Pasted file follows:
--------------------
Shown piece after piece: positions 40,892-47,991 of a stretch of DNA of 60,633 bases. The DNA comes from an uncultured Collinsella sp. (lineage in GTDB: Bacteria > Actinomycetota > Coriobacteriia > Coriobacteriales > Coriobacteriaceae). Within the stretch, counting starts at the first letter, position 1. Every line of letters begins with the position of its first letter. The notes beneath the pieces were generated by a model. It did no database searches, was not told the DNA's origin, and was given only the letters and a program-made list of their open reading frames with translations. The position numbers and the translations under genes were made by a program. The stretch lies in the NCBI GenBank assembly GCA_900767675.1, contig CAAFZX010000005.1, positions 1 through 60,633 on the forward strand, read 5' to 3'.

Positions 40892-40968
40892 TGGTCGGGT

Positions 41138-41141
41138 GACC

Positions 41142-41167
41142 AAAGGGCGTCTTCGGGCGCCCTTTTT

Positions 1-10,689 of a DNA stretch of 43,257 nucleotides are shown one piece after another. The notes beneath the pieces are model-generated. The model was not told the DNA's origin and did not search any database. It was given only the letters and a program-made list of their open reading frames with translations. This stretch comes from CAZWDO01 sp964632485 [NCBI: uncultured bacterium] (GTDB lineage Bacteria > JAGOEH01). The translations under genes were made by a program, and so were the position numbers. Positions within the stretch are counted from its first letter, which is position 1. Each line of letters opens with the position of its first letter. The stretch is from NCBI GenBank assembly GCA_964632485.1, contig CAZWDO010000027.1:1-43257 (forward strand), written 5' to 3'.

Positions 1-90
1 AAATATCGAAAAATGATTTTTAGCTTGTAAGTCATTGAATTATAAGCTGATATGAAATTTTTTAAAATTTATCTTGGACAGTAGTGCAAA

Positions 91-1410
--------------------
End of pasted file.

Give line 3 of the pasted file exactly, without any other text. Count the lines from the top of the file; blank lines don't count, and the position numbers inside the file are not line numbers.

40892 TGGTCGGGT